This Is the Homeland
Ahsahta Press, May 2015
Mary Hickman’s first volume of poetry begins dazzlingly with “Joseph and Mary,” a poem carved out of Joyce’s Ulysses. Whether this was done by dramatic erasure or by mosaic-like re-arrangement of fragments is hard to say, but however it was accomplished, it enchants. Hickman’s distillation of Joyce’s novel carries a distinct flavor of Stephen Dedalus, a Stephen who has perhaps changed genders, but is still a shape-shifting intelligence in exile, looking for a body it can call home.
The body may be the homeland named and claimed in the title. Names of the body parts appear frequently—forearms, hips, glands, knees, feet, spine. The poems sometimes invoke yoga (“The Locust,” “Woodchopper”) or chiropractic (“Spinal Twist”) or even the operating table (“Twelve hours his chest / cracked & / died”), but somehow our best efforts to name and claim the body leave an elusive remainder. “This is the homeland,” the final sentence of the first section of “Territory” confidently asserts, but by the end of the second section the poem is asking, “What land is this?” In This Is the Homeland, the body is both the only place we will ever live and a mystifying, unknowable other.
In the book’s second half, the journey through our exile crosses a rather awful place called William. The poems “William,” “William Who Lives,” and “William My Man” occupy some fifteen pages and seem, like “Joseph and Mary,” decocted from some precursor text, though in this case not a readily identifiable one. Taking a wild leap, one might guess Meredith’s Ordeal of Richard Feverel, Lawrence’s Aaron’s Rod, or some other study of male entitlement and self-absorption: “William named my garden New York City. Then shoved me on my knees.”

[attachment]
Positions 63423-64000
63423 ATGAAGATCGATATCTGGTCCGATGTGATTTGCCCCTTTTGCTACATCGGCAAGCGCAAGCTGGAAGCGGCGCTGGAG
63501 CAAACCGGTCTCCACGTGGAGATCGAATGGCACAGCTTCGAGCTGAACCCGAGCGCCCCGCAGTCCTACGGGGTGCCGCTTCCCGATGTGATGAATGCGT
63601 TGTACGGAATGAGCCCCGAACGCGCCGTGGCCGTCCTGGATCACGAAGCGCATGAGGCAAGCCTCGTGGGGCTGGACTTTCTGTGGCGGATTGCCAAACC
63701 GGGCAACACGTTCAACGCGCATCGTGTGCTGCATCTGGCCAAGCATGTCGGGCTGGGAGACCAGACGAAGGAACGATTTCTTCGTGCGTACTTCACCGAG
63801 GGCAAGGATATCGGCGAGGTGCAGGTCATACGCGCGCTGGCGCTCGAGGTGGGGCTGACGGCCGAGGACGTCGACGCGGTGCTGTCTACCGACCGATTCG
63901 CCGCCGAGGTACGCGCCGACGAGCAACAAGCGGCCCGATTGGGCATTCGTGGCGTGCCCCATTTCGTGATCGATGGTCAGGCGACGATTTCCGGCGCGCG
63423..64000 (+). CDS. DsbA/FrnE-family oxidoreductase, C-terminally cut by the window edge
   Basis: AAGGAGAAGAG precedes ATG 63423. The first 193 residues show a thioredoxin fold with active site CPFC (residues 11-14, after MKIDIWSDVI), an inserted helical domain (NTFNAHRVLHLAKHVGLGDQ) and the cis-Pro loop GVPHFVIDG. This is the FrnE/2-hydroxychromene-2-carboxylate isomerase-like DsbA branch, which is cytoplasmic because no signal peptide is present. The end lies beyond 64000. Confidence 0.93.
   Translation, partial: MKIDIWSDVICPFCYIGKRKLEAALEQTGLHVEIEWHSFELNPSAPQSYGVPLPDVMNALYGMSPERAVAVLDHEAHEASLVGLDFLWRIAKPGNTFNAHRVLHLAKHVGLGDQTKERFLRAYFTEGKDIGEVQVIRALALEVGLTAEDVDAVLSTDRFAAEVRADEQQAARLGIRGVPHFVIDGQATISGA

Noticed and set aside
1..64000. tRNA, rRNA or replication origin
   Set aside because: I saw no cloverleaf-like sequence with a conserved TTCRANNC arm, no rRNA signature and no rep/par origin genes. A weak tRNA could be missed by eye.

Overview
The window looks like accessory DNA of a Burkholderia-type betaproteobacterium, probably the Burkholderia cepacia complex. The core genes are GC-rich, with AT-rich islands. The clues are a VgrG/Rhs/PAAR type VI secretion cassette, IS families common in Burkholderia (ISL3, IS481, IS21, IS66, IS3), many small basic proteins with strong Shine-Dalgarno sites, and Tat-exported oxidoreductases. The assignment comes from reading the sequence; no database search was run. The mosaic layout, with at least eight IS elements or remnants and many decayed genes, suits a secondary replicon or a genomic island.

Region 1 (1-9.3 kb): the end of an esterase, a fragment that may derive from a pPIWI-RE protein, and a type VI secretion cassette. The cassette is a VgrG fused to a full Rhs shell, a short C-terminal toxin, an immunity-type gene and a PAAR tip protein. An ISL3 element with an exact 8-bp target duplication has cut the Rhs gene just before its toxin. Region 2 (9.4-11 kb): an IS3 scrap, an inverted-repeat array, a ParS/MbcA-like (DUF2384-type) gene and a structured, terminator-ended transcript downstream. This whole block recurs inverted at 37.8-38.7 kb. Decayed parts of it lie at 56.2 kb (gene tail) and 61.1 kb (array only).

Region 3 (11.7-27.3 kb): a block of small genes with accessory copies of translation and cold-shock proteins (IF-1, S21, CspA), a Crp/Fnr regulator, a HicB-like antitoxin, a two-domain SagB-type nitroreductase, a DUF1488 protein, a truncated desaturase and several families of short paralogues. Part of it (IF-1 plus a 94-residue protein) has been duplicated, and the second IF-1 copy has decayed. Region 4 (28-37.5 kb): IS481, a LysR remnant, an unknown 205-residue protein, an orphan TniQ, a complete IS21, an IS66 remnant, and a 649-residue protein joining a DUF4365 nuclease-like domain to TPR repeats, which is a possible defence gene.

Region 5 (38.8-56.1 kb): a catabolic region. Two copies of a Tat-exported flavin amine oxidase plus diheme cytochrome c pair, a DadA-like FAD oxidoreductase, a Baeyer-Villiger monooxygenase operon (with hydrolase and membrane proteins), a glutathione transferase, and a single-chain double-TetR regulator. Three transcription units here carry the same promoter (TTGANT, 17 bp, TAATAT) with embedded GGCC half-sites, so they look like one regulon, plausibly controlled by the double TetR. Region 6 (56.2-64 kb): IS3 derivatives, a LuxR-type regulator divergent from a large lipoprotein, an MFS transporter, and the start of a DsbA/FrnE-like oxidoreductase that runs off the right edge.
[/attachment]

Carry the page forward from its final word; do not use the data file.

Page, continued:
William is not getting the last word, however. “Sky-burnt sea, wrapped in bandages of fog, we heal,” we read in “Totem,” and in “The Pool,” the first-person speaker is clearly not giving up the quest: “I’m here to find out / how to leave with the self.” The book completes itself in “Visionary Elegies” by announcing that it is a completed book, one moreover with a simple and compelling message:
I am filling your border with letters.
This is the new word—get up and live.
As robust an affirmation as any book is likely to earn in these belated days and earn it, Hickman’s haunted, beautiful, and exciting book certainly does.